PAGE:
With the clear diction of a true pro, Oikawa delivered a history of the Hato Bus company, telling us how the women's bus-guide jobs in the '60s were so in-demand that the guides had executive status. She also recounted a wonderful tale about the famed poet and dramatist Shuji Terayama. Apparently, back in the '70s, Terayama staged an experimental theater on a Hato Bus by putting an actress aboard who played the role of a runaway girl. The resulting drama, Oikawa said, involved all the passengers in heated discussions about how to deal with this turn of events. As well, Oikawa was fascinating when she later shared with us her memories of being a guide during those heady 1964 Olympics.
In contrast, as a subplot to this second act of the drama, Oikawa sometimes handed the mike to a young woman now working as a Hato Bus guide who talked in language quite different about the modern face of Tokyo we were passing by.
With a couple of stops here and there by way of intervals in this rolling drama, what could easily have been a soap opera kept up its near-thriller pace. On a scheduled stroll through the "Carnaby Street" of Takeshita Dori in Harajuku, for instance, we in the audience again tuned our MP3 players to information and interviews with its denizens. These comments opened our eyes to the fact that there are apparently around 300 scouts there — mainly hip-hoppy black guys — who cruise the area trying to make a living by luring young women into all manner of "glamorous" employment.
From there our "play" moved on first to old-fashioned Ueno and a decrepit apartment building whose meeting room was being used as a venue for scores of aging players of the board game go. From there, by way of the city's Yamanote rail loop, this fast-changing production took us to a four-story game center in the "Electric Town" of Akihabara, surrounded by shrieking and flashing high-tech computer games.
That was an amazing scene in our "Tokyo/Olympic" drama, to see all those young dudes riveted to the screens with their fingers ranging in a disembodied way across the controls as admiring spectators stood behind them. Truly, it was a vision of our times, while from my ever-present MP3 player I heard a gamer telling me: "I came here to communicate with others who share the same hobby. I get such a huge kick when I clear a game."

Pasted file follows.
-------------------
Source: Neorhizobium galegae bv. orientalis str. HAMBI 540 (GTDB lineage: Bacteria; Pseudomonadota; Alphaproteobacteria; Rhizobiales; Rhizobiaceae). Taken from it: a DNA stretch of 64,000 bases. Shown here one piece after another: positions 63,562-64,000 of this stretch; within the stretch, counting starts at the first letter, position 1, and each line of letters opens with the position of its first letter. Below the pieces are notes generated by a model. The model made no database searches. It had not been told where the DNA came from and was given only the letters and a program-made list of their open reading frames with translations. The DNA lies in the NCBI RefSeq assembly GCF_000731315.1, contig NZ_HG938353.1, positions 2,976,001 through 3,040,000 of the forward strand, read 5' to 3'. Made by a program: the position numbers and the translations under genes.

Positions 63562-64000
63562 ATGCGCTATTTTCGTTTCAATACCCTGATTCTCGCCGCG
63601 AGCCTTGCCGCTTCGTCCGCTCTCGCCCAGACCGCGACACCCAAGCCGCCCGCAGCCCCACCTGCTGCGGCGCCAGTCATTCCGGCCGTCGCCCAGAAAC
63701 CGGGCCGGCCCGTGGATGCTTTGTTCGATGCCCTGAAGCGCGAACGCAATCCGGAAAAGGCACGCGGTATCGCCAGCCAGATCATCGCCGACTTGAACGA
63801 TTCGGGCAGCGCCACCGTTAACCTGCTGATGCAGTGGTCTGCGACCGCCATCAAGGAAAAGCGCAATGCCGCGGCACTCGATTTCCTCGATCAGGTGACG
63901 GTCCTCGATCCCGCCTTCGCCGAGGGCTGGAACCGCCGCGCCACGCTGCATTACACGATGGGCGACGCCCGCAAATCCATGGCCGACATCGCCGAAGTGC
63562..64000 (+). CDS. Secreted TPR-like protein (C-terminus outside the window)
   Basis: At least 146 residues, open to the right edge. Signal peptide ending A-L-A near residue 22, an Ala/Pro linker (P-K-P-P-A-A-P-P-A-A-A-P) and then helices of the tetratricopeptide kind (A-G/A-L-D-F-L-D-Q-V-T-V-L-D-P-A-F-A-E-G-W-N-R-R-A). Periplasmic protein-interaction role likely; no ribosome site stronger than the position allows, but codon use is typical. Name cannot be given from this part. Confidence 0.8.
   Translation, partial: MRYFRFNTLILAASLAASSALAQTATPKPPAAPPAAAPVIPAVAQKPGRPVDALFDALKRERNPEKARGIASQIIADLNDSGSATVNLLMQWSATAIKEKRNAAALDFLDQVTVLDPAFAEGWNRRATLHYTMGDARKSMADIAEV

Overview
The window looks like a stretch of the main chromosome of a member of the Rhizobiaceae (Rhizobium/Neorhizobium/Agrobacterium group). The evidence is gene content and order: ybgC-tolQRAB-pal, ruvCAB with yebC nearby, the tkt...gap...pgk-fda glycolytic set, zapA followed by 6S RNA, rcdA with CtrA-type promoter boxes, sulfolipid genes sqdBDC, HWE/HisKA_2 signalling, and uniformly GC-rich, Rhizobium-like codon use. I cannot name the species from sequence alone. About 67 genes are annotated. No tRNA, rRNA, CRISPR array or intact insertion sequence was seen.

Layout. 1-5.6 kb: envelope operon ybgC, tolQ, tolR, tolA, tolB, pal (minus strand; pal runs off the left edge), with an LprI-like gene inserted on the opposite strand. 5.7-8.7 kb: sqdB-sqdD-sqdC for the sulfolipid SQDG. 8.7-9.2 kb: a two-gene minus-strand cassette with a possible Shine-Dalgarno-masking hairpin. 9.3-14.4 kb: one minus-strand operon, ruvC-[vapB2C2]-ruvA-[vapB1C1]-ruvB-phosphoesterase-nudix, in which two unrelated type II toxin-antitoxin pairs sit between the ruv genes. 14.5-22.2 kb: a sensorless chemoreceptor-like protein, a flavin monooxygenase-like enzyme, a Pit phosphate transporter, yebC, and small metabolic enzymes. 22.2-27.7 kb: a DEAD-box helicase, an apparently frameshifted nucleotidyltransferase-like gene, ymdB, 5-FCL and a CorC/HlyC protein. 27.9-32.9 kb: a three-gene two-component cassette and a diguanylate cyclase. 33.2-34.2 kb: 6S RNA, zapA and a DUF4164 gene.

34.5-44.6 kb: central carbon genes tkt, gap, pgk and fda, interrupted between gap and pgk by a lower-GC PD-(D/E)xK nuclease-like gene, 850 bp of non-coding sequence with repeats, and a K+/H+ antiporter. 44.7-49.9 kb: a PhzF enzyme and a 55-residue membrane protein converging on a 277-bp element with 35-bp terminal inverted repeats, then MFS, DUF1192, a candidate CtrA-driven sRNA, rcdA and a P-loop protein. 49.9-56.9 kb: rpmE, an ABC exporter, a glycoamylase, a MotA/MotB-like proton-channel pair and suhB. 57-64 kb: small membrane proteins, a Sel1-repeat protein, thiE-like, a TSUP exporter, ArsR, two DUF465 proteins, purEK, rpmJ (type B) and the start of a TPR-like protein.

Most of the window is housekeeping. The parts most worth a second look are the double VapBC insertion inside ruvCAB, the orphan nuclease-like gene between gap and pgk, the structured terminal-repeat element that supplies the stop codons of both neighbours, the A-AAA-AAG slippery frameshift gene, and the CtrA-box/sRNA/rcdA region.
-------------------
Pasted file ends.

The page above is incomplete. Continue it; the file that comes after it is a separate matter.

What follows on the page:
It was a shocking experience to see all those young people so entirely wrapped up in computer games. But afterward, I thought that was actually the best scene in the whole "Tokyo/Olympic" drama.
From there, with a huge feeling of despondency, I went back to my seat in the bus. We drove back through Tokyo neon and returned to Sugamo, where our guide summed it all up, saying that the performance had aimed to expose us to some of the iconic sites of the '64 Olympics and then contrast that with the city as it now is.
After this half-day dramatic adventure, our producers led us into a meeting room and a post-performance chat. There, amazingly, previous shy Japanese opened up with excitement to share their personal discoveries after this mundane but remarkable drama we had experienced. One middle-age man, for example, said: "I joined this tour without any advanced information, but I enjoyed it so much. Surprisingly, at first I felt like an audience member, but then I began to feel that I was also a performer — especially when I was following the yellow tour flag through the Tokyo crowds."
"Besides," another person said, "In a normal theater experience, the audiences are just passive toward the performers, and it is a one-way communication. But in today's theater, we — the audience — participated in the play and also had a lot of time to consider the content. It was a wonderful, huge difference from a normal theater.
Finally, as the curtain came down on this seemingly mundane but thought-provoking drama, the moving force behind "Tokyo/Olympic," Akira Takayama, philosophized, saying: "In theater history there was a playwright's epoch, an actor's epoch and then a director's epoch. I believe there will be audiences' epoch in the near future.
Now there's food for even more thought.
"Tokyo/Olympic" runs Dec. 16, 19 and 23, starting at Jizo Dori in Sugamo, a 3-min. walk from JR Sugamo Station. Tickets are ¥3,800 in advance. For more details, call Port B at (048) 269-4679 / (080) 6529-1015 or visit portb.zone.ne.jp